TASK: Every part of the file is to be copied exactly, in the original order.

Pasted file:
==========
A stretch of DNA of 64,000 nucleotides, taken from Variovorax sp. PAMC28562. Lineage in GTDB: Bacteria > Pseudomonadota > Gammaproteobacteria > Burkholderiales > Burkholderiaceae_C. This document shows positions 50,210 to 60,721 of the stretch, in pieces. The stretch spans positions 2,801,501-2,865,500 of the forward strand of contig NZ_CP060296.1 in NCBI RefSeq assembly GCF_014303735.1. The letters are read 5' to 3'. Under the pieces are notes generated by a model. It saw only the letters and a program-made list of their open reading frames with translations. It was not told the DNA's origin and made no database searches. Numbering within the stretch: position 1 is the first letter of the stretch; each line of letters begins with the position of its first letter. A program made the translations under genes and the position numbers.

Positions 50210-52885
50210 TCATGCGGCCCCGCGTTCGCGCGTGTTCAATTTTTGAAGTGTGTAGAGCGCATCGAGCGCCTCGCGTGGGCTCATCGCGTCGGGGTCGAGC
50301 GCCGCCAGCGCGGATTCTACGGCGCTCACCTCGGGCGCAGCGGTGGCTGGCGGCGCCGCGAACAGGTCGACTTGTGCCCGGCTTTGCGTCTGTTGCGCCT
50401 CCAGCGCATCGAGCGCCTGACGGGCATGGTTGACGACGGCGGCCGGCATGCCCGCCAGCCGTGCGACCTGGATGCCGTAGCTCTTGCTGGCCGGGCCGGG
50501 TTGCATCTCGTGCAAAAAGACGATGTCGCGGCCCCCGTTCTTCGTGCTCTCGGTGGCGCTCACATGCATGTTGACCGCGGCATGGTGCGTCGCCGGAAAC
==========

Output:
A stretch of DNA of 64,000 nucleotides, taken from Variovorax sp. PAMC28562. Lineage in GTDB: Bacteria > Pseudomonadota > Gammaproteobacteria > Burkholderiales > Burkholderiaceae_C. This document shows positions 50,210 to 60,721 of the stretch, in pieces. The stretch spans positions 2,801,501-2,865,500 of the forward strand of contig NZ_CP060296.1 in NCBI RefSeq assembly GCF_014303735.1. The letters are read 5' to 3'. Under the pieces are notes generated by a model. It saw only the letters and a program-made list of their open reading frames with translations. It was not told the DNA's origin and made no database searches. Numbering within the stretch: position 1 is the first letter of the stretch; each line of letters begins with the position of its first letter. A program made the translations under genes and the position numbers.

Positions 50210-52885
50210 TCATGCGGCCCCGCGTTCGCGCGTGTTCAATTTTTGAAGTGTGTAGAGCGCATCGAGCGCCTCGCGTGGGCTCATCGCGTCGGGGTCGAGC
50301 GCCGCCAGCGCGGATTCTACGGCGCTCACCTCGGGCGCAGCGGTGGCTGGCGGCGCCGCGAACAGGTCGACTTGTGCCCGGCTTTGCGTCTGTTGCGCCT
50401 CCAGCGCATCGAGCGCCTGACGGGCATGGTTGACGACGGCGGCCGGCATGCCCGCCAGCCGTGCGACCTGGATGCCGTAGCTCTTGCTGGCCGGGCCGGG
50501 TTGCATCTCGTGCAAAAAGACGATGTCGCGGCCCCCGTTCTTCGTGCTCTCGGTGGCGCTCACATGCATGTTGACCGCGGCATGGTGCGTCGCCGGAAAC